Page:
I'd known that nausea was one of the possible after-effects of getting the Covid jab but hadn't expected it to be as marked as it was. All the following day, yesterday, could eat hardly anything at all and spent about 20 hours in bed (with several cats) just waiting for it to be over with, as well as feeling all-over creaky and somewhat painful to move. Now this morning, although that has definitely subsided, though the sore arm is more evident, there's still the feeling that any moment a rush to crouch over the toilet may envelop me. 

But still, at least it's done. Meanwhile in the news now there's the scarcely encouraging daily info about how the Oxford astrazenaca vac (if that's the one they gave me, as is likely) offers only "minimal protection" against at least one of the latest newer strains. Oh well. What else can one do? Heigh-ho!

Wednesday, 30 December 2020

Channel 4's Alternative Christmas Message from Deepfake Queen.

Got to be the just about the funniest thing I've seen in quite a loooooooooooong while! 😄
Bless you, ma'am. 

And a very Happy New Year to you all, with heartfelt wishes for a healthy, safe and prosperous 2021. In fact, simply wishing for a better year than 2020 was for you is not too much to hope for, is it? 

Friday, 18 December 2020

"Now don't be frightened. It's only a little prick."

 

"Ooh, matron - take it away!"

Smirks and 'Carry On......' innuendo aside, has anyone else noticed that this year on TV, virtually any mention of Covid on the news has got to be accompanied by long, lingering shots of someone on the receiving end of a jab. Of course, up to now we've always seen brief shots of patients given a pre-injection swab on the upper arm but, as far as I can recall, hardly ever of the needle going in - though now in close-up too - and being held there for several seconds before being withdrawn. It makes me wince seeing it so much now, just about daily, that I have to either look away or change channels. In fact only the other day I changed channels for that very reason from BBC national news to ITV local news and - as you might guess - both sides were simultaneously showing the same procedure. Even Channels 4 and 5 as well as Sky News are doing it now. so that I just want to screeeeeeam!  

I have to get a regular such poke for giving a sample of blood to be checked twice a year for my diabetes [type 2] condition, as well as getting the annual Winter flu jab, plus maybe once or twice more for other reasons, but I just get it done and over with as speedily as I can as there's no alternative. I just start looking away and gritting teeth long before the needle goes in. But it's really no big deal. What I do not need is for my nose to be rubbed in it by constant visual reminders of what it's like. Jeepers creepers, we all know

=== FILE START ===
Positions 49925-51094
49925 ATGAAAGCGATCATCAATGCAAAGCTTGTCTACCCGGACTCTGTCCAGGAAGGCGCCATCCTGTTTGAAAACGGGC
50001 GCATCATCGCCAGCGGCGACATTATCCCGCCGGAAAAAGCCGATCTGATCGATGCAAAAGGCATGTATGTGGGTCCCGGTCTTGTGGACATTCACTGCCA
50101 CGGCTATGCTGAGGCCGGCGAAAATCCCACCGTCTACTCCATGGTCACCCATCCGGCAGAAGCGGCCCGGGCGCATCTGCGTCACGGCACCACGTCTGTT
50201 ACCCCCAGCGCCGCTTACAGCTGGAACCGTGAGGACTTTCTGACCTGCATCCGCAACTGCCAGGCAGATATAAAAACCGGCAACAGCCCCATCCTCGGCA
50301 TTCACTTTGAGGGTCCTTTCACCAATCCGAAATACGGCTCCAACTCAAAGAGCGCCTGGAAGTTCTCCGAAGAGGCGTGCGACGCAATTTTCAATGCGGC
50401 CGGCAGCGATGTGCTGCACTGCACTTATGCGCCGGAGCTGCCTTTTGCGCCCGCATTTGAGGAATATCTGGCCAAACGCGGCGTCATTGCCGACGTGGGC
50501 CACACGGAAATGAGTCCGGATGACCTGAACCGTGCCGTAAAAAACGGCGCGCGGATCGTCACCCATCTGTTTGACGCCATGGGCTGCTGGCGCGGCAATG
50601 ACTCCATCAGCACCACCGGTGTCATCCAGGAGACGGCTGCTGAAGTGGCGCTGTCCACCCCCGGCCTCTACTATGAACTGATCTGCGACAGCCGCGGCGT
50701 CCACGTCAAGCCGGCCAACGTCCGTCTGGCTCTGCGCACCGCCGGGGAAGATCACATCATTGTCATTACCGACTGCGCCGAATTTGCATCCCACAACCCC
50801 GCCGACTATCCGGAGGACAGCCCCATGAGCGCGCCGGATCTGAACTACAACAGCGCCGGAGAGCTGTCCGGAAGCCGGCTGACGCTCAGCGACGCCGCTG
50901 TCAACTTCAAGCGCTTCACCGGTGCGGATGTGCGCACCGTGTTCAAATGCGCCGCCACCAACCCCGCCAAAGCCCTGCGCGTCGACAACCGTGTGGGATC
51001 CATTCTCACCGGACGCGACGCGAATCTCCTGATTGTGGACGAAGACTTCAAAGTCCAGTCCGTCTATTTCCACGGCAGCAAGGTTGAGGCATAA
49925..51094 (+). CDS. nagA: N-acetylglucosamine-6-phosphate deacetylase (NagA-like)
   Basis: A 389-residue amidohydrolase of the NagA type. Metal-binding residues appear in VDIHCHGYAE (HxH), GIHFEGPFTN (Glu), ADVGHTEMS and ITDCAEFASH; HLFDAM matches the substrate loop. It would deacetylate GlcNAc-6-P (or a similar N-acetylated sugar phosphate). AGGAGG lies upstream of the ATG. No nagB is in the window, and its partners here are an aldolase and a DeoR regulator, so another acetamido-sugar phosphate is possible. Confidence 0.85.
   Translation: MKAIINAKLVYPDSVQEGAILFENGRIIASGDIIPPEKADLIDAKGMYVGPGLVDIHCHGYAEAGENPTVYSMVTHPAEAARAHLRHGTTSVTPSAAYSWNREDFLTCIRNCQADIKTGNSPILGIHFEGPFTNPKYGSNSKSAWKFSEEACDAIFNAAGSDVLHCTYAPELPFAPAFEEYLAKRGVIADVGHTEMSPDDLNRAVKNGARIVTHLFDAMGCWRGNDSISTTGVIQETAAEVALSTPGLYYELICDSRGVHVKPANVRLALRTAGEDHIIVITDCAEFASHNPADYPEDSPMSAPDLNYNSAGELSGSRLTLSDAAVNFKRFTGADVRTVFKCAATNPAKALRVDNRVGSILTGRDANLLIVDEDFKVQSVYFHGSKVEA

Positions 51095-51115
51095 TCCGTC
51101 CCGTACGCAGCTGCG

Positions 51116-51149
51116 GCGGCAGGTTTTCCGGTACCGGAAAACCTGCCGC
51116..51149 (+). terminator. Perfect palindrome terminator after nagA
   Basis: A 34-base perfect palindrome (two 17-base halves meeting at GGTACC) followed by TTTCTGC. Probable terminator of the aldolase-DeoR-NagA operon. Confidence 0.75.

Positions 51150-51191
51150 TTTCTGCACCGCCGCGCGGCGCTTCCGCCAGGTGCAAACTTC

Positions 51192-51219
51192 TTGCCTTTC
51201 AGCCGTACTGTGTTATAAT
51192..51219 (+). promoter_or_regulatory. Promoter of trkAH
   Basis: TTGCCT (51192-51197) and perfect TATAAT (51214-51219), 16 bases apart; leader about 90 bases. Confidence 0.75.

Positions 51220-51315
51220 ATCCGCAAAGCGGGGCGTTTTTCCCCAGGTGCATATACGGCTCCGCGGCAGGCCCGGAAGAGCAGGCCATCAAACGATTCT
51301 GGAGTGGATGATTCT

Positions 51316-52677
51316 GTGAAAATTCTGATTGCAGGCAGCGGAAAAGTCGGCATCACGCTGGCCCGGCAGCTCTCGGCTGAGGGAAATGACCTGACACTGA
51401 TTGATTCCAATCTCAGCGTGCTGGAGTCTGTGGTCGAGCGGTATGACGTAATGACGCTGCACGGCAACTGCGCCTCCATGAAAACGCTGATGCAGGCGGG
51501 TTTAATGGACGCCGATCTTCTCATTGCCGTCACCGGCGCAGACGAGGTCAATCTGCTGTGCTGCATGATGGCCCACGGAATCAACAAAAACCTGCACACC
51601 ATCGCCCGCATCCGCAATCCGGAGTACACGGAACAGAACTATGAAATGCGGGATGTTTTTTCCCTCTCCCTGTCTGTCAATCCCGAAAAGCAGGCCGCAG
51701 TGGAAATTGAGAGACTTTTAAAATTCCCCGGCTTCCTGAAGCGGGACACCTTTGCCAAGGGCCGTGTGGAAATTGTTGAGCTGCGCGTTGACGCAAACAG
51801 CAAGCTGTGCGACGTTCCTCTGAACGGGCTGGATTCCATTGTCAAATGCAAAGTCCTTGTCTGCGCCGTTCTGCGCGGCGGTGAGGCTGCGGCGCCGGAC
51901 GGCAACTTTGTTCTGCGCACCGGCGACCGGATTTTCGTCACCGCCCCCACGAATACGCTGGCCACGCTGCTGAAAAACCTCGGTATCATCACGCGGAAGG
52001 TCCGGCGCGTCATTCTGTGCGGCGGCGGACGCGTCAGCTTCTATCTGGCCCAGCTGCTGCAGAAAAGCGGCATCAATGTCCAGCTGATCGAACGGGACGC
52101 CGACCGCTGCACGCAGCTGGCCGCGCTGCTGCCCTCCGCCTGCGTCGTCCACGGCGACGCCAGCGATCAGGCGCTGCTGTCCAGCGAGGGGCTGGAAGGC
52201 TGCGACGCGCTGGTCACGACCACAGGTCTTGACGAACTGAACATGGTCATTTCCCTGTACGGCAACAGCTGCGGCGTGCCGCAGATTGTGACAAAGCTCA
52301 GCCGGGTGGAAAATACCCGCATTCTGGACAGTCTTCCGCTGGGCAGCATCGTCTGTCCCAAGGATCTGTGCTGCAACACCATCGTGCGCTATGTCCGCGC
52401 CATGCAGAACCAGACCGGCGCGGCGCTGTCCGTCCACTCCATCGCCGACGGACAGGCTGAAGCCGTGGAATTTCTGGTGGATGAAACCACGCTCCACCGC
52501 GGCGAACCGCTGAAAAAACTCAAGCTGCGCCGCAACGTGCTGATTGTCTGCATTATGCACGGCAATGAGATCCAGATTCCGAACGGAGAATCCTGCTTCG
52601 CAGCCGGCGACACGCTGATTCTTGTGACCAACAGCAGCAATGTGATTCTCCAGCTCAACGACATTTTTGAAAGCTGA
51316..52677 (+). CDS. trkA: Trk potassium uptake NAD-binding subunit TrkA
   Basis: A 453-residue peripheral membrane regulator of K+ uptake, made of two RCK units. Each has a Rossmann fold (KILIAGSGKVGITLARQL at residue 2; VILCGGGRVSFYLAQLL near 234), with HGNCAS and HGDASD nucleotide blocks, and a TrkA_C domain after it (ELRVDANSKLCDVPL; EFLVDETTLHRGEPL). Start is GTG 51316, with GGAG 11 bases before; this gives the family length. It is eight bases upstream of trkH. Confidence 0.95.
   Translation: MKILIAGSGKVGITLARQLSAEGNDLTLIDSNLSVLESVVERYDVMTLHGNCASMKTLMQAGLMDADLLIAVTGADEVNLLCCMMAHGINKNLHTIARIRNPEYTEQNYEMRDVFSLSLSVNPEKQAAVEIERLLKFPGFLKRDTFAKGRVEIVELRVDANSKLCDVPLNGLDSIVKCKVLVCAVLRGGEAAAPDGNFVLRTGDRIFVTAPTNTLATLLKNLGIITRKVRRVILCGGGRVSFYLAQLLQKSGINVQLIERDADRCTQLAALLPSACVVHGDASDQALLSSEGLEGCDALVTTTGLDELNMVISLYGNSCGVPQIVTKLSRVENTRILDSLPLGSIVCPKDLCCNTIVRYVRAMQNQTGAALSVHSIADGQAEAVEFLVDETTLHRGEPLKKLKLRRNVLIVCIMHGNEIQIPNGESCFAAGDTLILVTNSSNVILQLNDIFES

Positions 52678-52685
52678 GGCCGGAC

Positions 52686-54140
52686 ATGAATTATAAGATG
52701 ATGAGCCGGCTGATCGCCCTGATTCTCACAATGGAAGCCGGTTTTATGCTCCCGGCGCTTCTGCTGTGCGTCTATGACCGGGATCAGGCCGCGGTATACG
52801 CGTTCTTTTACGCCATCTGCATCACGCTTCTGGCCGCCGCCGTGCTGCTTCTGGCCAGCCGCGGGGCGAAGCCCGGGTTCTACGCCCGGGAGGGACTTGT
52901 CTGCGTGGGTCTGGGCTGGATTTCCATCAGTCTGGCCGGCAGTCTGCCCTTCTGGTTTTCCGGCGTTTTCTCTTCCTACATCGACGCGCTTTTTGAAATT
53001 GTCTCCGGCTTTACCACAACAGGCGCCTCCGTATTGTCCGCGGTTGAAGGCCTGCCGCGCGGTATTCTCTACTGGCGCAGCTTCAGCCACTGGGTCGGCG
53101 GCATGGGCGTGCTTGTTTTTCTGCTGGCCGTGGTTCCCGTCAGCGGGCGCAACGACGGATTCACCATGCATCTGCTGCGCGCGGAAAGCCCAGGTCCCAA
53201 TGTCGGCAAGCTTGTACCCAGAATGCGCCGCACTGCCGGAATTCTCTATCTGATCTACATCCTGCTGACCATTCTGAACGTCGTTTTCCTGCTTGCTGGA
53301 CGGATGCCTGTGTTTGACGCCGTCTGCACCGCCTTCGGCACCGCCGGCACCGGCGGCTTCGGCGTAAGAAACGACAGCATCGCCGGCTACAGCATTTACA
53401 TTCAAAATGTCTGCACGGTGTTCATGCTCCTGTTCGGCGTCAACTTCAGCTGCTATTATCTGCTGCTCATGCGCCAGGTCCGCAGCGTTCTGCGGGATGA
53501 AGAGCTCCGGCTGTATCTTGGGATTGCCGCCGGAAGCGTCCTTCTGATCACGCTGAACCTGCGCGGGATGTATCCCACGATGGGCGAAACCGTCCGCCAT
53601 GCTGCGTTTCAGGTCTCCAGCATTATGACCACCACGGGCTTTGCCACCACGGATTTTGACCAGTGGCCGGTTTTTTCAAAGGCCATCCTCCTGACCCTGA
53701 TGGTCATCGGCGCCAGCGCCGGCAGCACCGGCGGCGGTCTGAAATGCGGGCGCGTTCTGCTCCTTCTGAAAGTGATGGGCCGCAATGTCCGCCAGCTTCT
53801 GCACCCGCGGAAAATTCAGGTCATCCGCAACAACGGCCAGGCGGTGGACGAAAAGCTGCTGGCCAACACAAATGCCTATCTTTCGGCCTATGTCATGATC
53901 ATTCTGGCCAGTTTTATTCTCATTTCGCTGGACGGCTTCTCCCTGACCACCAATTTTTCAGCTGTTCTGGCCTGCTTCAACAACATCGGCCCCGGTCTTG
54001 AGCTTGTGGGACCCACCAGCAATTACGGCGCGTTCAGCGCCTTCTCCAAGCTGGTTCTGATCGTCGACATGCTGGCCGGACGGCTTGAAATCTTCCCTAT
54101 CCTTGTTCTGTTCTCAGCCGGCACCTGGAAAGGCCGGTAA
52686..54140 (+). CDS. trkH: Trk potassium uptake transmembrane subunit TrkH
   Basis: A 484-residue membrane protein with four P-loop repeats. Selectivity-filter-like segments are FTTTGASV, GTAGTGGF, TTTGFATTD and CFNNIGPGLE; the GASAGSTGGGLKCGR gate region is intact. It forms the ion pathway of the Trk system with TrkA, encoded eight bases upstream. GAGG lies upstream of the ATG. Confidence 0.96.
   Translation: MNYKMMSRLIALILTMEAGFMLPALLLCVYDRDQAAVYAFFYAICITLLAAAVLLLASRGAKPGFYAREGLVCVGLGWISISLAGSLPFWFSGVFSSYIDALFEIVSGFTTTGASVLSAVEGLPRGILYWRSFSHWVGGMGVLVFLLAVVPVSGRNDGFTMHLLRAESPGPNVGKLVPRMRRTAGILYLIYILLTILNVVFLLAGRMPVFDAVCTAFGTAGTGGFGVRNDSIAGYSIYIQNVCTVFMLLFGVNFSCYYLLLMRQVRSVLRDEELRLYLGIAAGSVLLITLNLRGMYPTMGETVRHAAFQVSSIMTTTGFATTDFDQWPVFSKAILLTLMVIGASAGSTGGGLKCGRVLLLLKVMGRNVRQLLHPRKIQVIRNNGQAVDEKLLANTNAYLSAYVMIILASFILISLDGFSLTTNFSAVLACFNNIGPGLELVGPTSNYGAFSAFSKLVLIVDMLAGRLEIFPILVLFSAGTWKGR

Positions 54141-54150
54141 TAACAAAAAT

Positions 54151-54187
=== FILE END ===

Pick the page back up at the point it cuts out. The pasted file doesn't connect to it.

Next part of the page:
Every time I go for the annual diabetes check with a nurse at the doctor's surgery it's suggested (every flaming time!) that I really ought to do daily self-monitoring of my own blood to check glucose level, which involves pricking the head of the thumb to obtain a small smear of blood which you can measure on a little thingummyjig they provide you with. About 5 years ago I was given all what's needed to do that very thing myself. When it came to it I just could not give myself the required thumb-jab. Surely I can't be alone in this. It's not cowardice - well, okay, maybe it is - but I've always been a haemophobe (as regards other people's blood as well as my own) which was a major reason why I could stay no longer with St John Ambulance after a two-year stint. My phobia was hindering any effectiveness I might have otherwise had.

As for my diabetes, it hasn't caused me any major problems. Maybe just once a month or so I might get a dizzy spell through having low glucose, but that's put right quite easily by chewing on a few glucose tablets. As to how I'm to know if that level is higher than it should be, well I suppose self-monitoring would have revealed it, but not being able to do so I don't know how to tell. However, so far it's not caused any discernible problems.

Anyway, when it comes to Covid, at my present age and with the underlying condition I have, I'm not expecting to have a long wait before being called for my turn to take the jab - and go I shall, with no hesitation, albeit with just a little trepidation and gritted teeth. What I certainly do not need is to be shown on TV what the experience looks like. If their idea is to show how trivial the whole matter is, I can't be unique in it having precisely the opposite effect on me. (D'you hear that, all you TV companies?)